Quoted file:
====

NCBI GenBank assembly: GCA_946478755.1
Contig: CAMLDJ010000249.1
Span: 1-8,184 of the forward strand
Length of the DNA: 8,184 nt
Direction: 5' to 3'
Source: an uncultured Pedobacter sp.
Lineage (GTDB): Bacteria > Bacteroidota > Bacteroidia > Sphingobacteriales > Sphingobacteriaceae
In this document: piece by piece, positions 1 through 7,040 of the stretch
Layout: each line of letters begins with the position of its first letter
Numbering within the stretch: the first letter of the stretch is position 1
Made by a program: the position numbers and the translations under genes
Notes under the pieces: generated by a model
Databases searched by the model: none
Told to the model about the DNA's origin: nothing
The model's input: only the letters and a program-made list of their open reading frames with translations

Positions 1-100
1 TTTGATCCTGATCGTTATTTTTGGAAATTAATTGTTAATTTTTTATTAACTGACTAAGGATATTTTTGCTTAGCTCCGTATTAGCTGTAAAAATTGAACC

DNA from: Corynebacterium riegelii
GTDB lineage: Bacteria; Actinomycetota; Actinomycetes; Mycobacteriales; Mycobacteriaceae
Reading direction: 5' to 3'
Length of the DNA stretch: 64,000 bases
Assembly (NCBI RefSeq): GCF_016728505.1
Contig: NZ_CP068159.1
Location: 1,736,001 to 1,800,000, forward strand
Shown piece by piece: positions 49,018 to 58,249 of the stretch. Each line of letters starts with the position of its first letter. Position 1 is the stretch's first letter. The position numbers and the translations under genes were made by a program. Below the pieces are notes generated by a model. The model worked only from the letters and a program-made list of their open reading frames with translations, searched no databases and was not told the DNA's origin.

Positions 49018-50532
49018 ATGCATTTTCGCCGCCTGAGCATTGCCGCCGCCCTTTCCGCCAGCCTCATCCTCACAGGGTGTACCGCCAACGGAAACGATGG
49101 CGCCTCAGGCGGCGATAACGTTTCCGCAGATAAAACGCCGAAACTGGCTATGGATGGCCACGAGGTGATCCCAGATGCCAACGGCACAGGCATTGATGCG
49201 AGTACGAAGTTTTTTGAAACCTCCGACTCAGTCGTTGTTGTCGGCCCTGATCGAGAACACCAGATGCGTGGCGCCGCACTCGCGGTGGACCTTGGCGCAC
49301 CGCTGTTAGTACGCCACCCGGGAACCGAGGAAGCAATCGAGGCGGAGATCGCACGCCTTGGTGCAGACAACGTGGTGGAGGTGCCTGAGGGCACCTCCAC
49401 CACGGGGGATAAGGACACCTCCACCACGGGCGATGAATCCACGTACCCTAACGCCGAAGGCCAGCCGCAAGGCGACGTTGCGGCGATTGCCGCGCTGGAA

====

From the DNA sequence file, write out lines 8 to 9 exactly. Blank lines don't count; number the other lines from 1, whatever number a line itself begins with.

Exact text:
In this document: piece by piece, positions 1 through 7,040 of the stretch
Layout: each line of letters begins with the position of its first letter